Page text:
Ticking Time Bomb

Carbon storage under villages PDF Print E-mail
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Millions of tonnes of potentially lethal carbon dioxide may have to be stored deep under towns and villages to prevent climate change, according to a senior government adviser.

The storage sites would have to be closely monitored to detect any leaks and an alarm system would be needed to warn nearby residents of the danger of asphyxiation. New bylaws might have to be passed prohibiting bedrooms on the ground floor because of the risk of CO2 poisoning as people slept.

Nick Riley, head of science policy at the British Geological Survey, was speaking at a Department of Energy and Climate Change briefing on the planned expansion of schemes to capture and store the carbon emitted by coal-fired power stations.

The Government is planning to subsidise several carbon capture and storage demonstration projects and in October will host a meeting on the issue in London attended by energy ministers from 20 countries. Dr Riley, who advises the Government on carbon storage, said that the areas of Britain with suitable geology for carbon storage included parts of Dorset, Hampshire, Gloucestershire, Cheshire, Norfolk and Lincolnshire.

The proposed offshore storage sites in the North Sea and Irish Sea might not be practical for all the carbon produced by power stations, he said. “Onshore storage can be much cheaper because you don’t have the transport costs or the problem of building long pipelines, but then you have to persuade people it is safe.”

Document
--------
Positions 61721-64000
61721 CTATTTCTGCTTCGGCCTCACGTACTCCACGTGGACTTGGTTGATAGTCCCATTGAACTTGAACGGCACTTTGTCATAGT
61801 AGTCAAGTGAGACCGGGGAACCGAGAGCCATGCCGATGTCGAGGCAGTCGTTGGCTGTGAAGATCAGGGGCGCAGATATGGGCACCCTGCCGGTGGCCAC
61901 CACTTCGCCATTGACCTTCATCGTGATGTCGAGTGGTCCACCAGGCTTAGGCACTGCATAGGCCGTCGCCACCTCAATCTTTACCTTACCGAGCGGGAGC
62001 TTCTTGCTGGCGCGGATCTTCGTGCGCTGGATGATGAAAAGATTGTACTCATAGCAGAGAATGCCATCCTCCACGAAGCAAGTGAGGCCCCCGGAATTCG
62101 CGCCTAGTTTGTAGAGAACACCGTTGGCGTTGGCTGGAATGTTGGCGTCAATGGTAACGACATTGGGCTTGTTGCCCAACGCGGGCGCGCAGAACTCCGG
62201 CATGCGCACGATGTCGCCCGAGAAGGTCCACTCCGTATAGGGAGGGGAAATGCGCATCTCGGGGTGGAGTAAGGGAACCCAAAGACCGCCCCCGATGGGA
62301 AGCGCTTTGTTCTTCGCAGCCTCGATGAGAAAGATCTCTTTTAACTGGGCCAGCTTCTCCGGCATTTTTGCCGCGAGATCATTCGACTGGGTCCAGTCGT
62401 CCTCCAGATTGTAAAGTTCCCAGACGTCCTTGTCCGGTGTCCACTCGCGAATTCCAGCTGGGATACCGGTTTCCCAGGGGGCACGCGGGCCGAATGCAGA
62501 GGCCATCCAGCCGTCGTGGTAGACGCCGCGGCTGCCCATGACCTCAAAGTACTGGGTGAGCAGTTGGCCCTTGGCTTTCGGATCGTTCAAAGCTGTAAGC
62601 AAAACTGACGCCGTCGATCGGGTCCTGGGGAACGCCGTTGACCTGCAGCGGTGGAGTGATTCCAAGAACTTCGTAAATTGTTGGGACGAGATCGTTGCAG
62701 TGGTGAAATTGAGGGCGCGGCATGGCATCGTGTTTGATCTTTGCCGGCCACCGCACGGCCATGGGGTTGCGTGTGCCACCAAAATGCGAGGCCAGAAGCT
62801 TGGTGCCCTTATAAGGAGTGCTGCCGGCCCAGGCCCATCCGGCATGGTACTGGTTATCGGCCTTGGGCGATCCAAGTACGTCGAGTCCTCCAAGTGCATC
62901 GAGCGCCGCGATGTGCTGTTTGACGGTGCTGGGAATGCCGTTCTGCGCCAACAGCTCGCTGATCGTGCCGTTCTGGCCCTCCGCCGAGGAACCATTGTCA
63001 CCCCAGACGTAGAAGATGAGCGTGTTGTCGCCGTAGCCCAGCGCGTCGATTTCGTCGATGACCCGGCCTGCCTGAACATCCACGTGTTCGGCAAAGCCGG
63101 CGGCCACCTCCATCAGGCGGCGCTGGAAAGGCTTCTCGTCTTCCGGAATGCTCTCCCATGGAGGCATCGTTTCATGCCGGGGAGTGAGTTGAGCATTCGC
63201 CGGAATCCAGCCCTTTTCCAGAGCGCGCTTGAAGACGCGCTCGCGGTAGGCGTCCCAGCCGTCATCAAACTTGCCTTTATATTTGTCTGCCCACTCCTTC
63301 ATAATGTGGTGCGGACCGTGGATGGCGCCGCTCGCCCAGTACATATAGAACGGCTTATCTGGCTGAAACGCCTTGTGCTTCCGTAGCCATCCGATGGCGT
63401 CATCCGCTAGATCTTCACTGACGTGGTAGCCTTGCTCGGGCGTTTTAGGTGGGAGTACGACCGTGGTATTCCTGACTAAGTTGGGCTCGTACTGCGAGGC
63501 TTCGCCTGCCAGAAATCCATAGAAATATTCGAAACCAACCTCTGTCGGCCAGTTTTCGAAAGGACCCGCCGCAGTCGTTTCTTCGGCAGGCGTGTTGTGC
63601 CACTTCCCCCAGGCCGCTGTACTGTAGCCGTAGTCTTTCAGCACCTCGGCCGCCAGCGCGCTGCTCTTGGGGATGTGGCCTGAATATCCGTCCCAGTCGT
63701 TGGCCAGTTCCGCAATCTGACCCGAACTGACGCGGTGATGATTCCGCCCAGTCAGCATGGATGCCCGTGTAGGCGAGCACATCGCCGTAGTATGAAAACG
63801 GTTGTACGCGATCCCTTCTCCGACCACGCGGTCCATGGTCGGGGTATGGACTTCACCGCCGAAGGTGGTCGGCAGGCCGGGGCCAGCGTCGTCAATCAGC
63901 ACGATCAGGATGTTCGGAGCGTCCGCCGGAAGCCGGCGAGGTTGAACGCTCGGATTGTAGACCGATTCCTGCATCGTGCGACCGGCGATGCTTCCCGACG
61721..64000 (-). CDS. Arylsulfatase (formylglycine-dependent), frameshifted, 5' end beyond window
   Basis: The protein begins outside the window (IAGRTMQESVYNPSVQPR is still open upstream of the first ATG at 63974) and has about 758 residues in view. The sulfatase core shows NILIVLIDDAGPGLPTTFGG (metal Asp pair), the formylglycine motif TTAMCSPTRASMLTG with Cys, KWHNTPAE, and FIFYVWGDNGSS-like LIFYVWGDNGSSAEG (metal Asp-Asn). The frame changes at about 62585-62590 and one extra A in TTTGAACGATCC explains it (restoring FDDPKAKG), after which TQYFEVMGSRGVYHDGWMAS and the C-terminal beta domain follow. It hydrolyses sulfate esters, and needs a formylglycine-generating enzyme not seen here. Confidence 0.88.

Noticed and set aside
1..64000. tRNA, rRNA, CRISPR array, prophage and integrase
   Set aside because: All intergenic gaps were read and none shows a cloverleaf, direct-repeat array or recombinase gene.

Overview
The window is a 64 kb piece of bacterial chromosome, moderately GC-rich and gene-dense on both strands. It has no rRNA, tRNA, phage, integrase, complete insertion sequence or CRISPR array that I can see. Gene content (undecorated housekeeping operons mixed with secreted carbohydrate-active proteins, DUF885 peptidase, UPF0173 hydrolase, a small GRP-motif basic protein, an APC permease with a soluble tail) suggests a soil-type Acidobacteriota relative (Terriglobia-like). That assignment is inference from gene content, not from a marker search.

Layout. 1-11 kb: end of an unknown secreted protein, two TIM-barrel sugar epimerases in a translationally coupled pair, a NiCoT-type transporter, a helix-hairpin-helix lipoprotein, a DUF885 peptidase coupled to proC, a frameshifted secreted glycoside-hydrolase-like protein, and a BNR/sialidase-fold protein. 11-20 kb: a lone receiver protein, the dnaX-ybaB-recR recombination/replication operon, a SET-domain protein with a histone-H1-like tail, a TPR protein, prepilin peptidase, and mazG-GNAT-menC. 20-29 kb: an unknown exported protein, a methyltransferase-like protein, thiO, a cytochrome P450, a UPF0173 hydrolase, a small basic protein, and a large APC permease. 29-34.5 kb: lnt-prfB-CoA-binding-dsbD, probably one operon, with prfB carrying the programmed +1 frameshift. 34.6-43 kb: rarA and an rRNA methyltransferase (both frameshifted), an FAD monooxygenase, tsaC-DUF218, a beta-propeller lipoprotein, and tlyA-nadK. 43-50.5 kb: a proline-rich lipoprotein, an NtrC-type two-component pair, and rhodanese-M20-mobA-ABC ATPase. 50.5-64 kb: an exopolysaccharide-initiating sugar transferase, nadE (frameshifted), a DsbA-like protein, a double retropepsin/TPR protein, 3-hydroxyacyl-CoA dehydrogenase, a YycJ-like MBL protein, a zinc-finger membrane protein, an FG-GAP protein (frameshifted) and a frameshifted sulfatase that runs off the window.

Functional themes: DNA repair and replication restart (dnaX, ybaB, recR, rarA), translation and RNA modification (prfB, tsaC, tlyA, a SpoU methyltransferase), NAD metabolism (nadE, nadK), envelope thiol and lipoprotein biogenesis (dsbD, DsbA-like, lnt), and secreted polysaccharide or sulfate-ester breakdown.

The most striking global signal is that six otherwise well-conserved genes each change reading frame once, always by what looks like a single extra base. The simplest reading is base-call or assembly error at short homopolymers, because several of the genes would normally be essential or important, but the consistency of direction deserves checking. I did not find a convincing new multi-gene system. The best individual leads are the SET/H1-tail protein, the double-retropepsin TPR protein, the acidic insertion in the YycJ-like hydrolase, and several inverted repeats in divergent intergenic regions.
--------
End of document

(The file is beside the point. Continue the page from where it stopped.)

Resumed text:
He said there was a risk that carbon injected into the ground under very high pressure could leak through bore holes or old mineshafts.“The worst-case scenario would be a situation where people were unaware there had been a leak,” he said. “In particular weather conditions or in confined spaces, those people could suffer asphyxiation.”

He said that Britain would need to learn from Ciampino near Rome, where CO2 leakage from the ground was a natural hazard controlled by monitoring and alarm systems. “People do make mistakes,” Dr Riley said. “You need to catch it early if there is a leakage before it gets to the situation where there could be injury or severe damage to the ecological system.

You can never say it could never go wrong but there are so many checks and balances that it is highly unlikely.”Dr Riley said that the Government would have to make clear to people living near sites selected for storage that there were only a limited number of areas with suitable geology.

You cannot have local communities saying ‘why can’t you put it somewhere else’ if there is no geology where it can be put. I understand the concerns people have about storage but, speaking as a scientist, I can say they are not necessarily valid concerns.”

Carbon storage facilities in the Netherlands and Germany are being blocked by residents concerned about the risks.

The Vattenfall plant in Spremberg, northern Germany, was meant to be Europe’s first demonstration capture and storage facility but is having to pump the carbon into the atmosphere because of local opposition.Dr Riley said that the risk of leakage was highest while the carbon was being injected into the ground into layers of porous rock at least 800m (2,600ft) below the surface.

Over time, the carbon would react with the rock and form more stable carbonates.

 
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